The most important political storm in recent history (was it the storm or the meme?), “Super-Storm Sandy” helped not only President Obama but to re-raise the question of whether unusual weather is a sign of profound climate change, in this case global average temperature rises caused by human carbon effects.
When it comes to our massive penal state, recent events have raised a similar question. Are recent changes in prison-growth patterns, judicial decisions, and electoral results variations within the norm, or evidence of a more profound change that could mark the end of our forty year experiment with mass incarceration?
I’m struck by an analogy that Philip Smith makes in his great contribution to the Sage Handbook of Punishment and Society (edited by Richard Sparks and myself; as a handbook its a wee pricey, but put it on your holiday wish list or appeal to your local library to order it). In his chapter on cultural analysis of punishment, “Punishment and Meaning: The Cultural Sociological Approac,” Smith suggests that many of the classical sociological theories of punishment “do a great job of explaining the long-term penal climate,” but are poor at making sense of local and short-term variation. Foucault’s account of disciplinary society, for example, makes great sense of the emergence of the cellular prison as a dominant mode of punishment, but can it help us understand California’s Three-Strikes law, or declining public support for capital punishment in California?
Smith argues persuasively that we need the tools of cultural sociology to make sense of the short-term and local and to connect them to the broader more structural features of penality. But the question that we face at the moment is whether the local and possibly short-term penal events we are seeing represent a spurt of unusual weather within a stable penal climate, or are we witnessing climate change?
Our friends Ian Loader and Richard Sparks lend us a more specific climate metaphor in their 2010 book Public Criminology? — suggesting that the penal climate (globally? or at least in the North?) has gotten decidedly hotter due to the politicization of crime policy. Are these recent events in California signals of cooling in one of the hottest penal states in the world, or just a spate of moderation in a longterm trend toward extreme penal heat?
So what events do we have in mind?
- The drop in California’s (and the U.S.) prison population in both absolute and relative to population terms since 2010
- The Supreme Court’s stunningly strong (although nail bitingly close) decision in Brown v. Plata, requiring California to impose structural restraints on its prison population and implying that the human dignity retained by prisoners may present a broad protection against penal excess.
- The results of the November 2012 election in California, which saw voters overwhelmingly adopt a moderation of California’s notoriously excessive 3-Strikes law, narrowly defeat a death penalty repeal (which would have been a global first if it had passed), and perhaps most importantly, comfortably adopt a tax increase (albeit temporary and regressive in many respects).
As a student of punishment and society, I’ve contributed to the view that California, and the U.S. generally, have experienced a penal climate change, beginning in the 1970s, that have produced mass incarceration and the culture of fear that locks down others in gated communities and sterile office parks. Like others (Loic Wacquant, David Garland, Nicola Lacey, Bernard Harcourt), I have thought about this penal climate shift as broadly related to what may or may not be well labelled “neo-liberalism” — the very clear shift in political-economy from state-centered and protectionist toward market-centered and unregulated (each account provides a very different analysis of how these political-economic changes mediate penal policies). Was the financial crisis of 2008 the beginning of the end of “neo-liberalism”? Is Obamacare really the beginning of a new phase of strong regulatory and welfare-state development? I’d love to think so personally, but I’m skeptical.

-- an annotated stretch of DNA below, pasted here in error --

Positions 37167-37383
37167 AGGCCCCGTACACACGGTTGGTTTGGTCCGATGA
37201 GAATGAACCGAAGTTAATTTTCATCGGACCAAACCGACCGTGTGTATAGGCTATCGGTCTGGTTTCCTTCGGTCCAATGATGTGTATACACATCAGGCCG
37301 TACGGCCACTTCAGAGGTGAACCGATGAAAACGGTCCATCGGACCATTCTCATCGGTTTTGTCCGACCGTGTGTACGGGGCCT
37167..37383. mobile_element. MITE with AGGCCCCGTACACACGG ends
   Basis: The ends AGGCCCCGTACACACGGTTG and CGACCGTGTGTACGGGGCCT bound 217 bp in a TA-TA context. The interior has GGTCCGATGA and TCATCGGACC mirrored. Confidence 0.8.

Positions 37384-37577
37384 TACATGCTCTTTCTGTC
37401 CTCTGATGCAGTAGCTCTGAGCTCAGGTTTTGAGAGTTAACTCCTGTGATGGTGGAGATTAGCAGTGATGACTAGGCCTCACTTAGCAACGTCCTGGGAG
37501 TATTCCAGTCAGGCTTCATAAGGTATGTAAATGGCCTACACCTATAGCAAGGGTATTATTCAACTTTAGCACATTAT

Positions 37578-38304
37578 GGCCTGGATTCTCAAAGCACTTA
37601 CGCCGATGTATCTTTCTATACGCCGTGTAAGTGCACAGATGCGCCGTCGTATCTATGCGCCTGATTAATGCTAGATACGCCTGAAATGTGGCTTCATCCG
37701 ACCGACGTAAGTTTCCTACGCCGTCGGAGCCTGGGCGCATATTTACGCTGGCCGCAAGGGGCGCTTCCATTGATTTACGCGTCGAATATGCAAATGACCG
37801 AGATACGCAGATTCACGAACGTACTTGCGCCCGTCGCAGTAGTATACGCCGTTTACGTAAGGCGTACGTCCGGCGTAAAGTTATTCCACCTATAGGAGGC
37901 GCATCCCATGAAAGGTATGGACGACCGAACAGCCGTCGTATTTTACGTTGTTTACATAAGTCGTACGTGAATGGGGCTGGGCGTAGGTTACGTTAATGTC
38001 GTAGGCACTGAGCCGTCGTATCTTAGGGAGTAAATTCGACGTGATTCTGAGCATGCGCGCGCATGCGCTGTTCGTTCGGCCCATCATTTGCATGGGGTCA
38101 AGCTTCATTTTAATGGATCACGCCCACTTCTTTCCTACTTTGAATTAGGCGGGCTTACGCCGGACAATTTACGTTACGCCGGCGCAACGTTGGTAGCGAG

Instead, the relationship between “neo-liberalism” and the hot penal climate may be far looser than implied by some of the sociological accounts. Building “neo-liberalism” in the California and the U. S. in the 1980s and 1990s may have been facilitated by building and filling prison, but that does not mean the two must remain aligned.
It is a sad fact of penal history (see my own chapter in the Handbook) that penal practices fail regularly and at times spectacularly. Rising political alignments often find it extremely helpful to criticize the penal status quo. But after 40 years the penal status quo is now associated with that alignment, in such instances, the alignment stays and penal policies change, sometimes in profound ways (as in the transformations in penalty that marked the rise of working-class voters at the beginning of the 20th century, see David Garland’s Punishment and Welfare). Mass incarceration has failed, spectacularly in the form of overcrowding, humanitarian medical failure, and a mounting chronic-illness crisis.
All of these were in central display in the Supreme Court’s Brown v. Plata decision. In my forthcoming book Mass Incarceration on Trial (sorry if you pre-ordered, its delayed due to my editing but coming out next Fall), I try to unpack what that decision teaches us about changes in the social meaning of incarceration, and about how we can further those changes to make sure short-term and local weather variation moves toward penal climate change, and cooling in particular
Cross-posted from Jonathan Simon’s blog Governing Through Crime.